September, 2010

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You might be surprised to read that our work is far broader than nature reserves and Big Garden Birdwatch. Read more about what else we do.

Bugs, Birds and Beasts in the East

All of our up to date fun and frolics in the East from office antics to great conservation stories and those magical connections with nature.
  • No longer scared of the snake in the grass

    Grass snake image copyright Kevin Simmonds,

    Snakes are up there with spiders and sharks in the ‘horror movie’ wildlife list. An unexpected encounter with a snake is guaranteed to make your heart beat raise a notch or two. Our primeval instincts kick in and for many of us our first thought is ‘danger!’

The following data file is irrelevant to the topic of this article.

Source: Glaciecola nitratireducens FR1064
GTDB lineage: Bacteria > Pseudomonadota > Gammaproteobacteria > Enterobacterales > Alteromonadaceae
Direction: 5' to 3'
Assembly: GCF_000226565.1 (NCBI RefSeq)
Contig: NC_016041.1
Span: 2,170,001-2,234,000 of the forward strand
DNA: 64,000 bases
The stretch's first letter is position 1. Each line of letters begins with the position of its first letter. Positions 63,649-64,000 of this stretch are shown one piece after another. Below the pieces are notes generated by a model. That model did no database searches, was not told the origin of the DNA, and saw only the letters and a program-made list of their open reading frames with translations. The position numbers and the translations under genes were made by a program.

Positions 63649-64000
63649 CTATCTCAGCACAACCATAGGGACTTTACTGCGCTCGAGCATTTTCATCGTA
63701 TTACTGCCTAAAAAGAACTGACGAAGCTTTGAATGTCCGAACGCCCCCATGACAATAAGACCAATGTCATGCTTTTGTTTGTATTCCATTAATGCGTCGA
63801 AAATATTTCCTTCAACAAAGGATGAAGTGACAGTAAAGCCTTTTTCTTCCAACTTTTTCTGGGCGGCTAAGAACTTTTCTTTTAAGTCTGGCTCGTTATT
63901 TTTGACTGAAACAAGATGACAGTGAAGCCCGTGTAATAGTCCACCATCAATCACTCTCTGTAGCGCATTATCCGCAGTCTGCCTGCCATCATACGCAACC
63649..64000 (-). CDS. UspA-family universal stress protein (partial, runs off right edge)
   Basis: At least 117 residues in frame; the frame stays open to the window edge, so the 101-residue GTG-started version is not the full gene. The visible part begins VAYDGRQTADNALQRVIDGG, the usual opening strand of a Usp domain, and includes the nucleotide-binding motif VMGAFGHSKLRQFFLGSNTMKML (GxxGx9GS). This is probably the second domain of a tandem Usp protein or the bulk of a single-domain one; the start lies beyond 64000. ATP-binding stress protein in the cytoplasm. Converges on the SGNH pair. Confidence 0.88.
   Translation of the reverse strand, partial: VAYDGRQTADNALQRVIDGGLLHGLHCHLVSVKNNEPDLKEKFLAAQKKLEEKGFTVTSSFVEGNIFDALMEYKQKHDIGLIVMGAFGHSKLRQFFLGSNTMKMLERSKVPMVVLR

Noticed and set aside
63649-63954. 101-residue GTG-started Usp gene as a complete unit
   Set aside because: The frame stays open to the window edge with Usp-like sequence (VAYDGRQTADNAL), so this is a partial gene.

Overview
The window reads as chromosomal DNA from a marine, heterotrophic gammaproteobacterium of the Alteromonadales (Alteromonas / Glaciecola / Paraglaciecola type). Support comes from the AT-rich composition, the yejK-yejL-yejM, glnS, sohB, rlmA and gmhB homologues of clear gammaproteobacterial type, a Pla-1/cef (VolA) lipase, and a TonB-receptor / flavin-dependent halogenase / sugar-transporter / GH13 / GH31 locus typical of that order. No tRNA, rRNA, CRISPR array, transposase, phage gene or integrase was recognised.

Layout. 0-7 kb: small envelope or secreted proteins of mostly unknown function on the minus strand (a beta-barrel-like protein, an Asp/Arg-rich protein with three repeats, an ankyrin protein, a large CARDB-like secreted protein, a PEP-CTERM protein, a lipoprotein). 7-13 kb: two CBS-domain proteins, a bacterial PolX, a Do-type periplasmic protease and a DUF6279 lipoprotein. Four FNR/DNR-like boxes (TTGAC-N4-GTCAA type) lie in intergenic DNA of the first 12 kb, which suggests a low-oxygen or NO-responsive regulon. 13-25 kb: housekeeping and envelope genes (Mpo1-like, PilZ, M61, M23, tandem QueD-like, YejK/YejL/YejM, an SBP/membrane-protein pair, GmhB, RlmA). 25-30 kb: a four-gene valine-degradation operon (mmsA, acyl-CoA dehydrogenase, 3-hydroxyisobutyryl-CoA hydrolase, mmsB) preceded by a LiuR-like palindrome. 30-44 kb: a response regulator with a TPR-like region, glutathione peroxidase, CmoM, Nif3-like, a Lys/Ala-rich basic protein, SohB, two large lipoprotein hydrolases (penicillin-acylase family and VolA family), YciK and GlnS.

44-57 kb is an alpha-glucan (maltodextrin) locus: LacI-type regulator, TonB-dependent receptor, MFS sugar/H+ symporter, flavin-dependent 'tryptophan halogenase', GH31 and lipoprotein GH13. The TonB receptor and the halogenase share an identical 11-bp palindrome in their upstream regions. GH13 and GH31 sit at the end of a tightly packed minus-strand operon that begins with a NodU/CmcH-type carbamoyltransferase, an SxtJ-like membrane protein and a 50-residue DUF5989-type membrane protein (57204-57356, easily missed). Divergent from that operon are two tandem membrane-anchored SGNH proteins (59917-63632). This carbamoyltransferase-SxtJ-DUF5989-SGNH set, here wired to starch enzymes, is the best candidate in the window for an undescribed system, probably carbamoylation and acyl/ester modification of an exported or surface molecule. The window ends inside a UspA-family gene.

Snakes well and truly get bad press; if they’re not portrayed as scary then they are believed to be somehow sinister or conniving. But last weekend I had an experience that led me to rethink my views on snakes.

    At the bottom of my little garden is a pile of rotting logs and some long grass that I pretend doesn’t exist. I was hunting for ladybirds (under the strict instruction of my bossy two year old) when something caught my eye. Curled up on a log, basking in the sun was a snake, perfectly still. It was dark green, with a yellow collar on its neck – a grass snake. It was so oblivious to me peering at it that any initial sense of worry just melted away and I reminded myself that there really is no need for hasty exits with our native grass snakes.